Graham Reid | | 2 min read
Twentysomething years ago an amusing little book appeared, Elvis: The Novel. I don’t remember much of it, other than Elvis killing manager Tom Parker, and at one point an overweight Elvis is performing in Las Vegas when a very drunken John Lennon arrives and is appalled by his childhood hero reduced to waddling around singing old hits. Lennon (Yoko-less, rudderless) starts to heckle.
The King and the jester meet afterwards and Lennon convinces Elvis to get back in shape. Elvis records with the Beatles, reclaims his crown and retires to run a burger outlet. Or something like that.
A dozen years before Elvis: The Novel there was equally fanciful story doing the rounds: that Beatle Paul McCartney was dead and had been replaced by a lookalike who, conveniently, was also left handed and could sing and write songs. It was said McCartney had been killed in an accident (“he blew his mind out in a car”) and evidence of his death was on Beatles’ album covers and in their lyrics.
My guess is author Joe R Lansdale inverted and imploded these Elvis/McCartney ideas for his own short story, and then added other aspects.
Consider: Lansdale’s story has an old Elvis living in a retirement home in East Texas. Years before he changed places with an Elvis impersonator but then missed the chance to switch back.
Now add other elements: let’s flip Steve Martin’s The Jerk in which Martin thinks he’s black. So in Lansdale’s story we have a black resident of Elvis’ nursing home who thinks he’s white -- and, for added laughs, believes he is JFK.
This is getting more absurd by the minute, right? All that’s missing now -- and it’s obvious when you think about how successful The Mummy was -- is someone from the undead, like an Egyptian prince who looks like a cross between Freddy Krueger and Thriller-period Michael Jackson.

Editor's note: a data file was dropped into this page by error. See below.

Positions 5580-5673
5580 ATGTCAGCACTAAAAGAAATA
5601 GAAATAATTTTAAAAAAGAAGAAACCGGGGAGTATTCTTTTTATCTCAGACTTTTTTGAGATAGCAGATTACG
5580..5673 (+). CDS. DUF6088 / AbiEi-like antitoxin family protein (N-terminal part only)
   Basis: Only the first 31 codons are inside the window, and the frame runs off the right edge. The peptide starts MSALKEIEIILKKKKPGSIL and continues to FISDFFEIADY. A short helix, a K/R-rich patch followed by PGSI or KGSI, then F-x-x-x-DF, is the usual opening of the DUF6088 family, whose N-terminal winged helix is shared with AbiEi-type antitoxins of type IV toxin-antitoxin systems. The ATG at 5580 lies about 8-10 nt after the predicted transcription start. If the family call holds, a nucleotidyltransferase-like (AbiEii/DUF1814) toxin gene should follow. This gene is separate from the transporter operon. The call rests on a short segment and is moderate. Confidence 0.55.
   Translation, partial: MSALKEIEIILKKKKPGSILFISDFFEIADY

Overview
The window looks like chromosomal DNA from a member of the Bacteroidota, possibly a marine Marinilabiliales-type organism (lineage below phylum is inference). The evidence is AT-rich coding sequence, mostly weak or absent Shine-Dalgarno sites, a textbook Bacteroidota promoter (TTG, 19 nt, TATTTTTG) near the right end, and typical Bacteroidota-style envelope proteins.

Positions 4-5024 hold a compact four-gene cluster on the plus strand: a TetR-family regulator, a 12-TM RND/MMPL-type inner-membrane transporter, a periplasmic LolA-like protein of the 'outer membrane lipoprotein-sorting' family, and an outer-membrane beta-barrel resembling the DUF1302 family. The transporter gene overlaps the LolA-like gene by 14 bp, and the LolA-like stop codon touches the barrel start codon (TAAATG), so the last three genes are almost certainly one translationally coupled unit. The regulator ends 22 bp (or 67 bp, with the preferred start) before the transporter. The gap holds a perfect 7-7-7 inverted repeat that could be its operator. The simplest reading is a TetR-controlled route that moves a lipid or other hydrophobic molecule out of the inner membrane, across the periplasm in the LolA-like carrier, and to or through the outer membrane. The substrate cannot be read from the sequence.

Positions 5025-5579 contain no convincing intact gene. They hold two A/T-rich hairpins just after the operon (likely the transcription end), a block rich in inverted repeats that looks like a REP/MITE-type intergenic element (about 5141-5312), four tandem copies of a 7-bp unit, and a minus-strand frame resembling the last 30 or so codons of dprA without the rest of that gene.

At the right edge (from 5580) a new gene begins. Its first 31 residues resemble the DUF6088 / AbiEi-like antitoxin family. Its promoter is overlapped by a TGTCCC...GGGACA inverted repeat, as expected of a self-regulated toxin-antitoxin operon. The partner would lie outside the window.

These are the ingredients for the 2002 budget movie Bubba Ho-Tep which won best screenplay and best actor (Bruce Campbell for his old Elvis) at the US Comedy Arts Film Festival, and was part of the official selection for the Toronto Film Festival a couple of years back.
There is dark humour in Bubba Ho-Tep (available as a double disc DVD with swags of interviews, a making-of featurette, video clips and more) and reference points are early Jim Jarmusch, David Lynch and the Coen brothers.
There are funny lines: “They dyed me this colour,” says the black JFK played by the late Ossie Davis. “That’s how clever they are. Can you think of a better way to hide the truth than that?”
But there is also pathos: When Elvis tells how he tired of being the King he says, “I was just impersonating myself, I couldn’t do nothin’ else”.
If Lennon had heckled him in Vegas and he’d straightened himself up, Elvis might have lived to agree.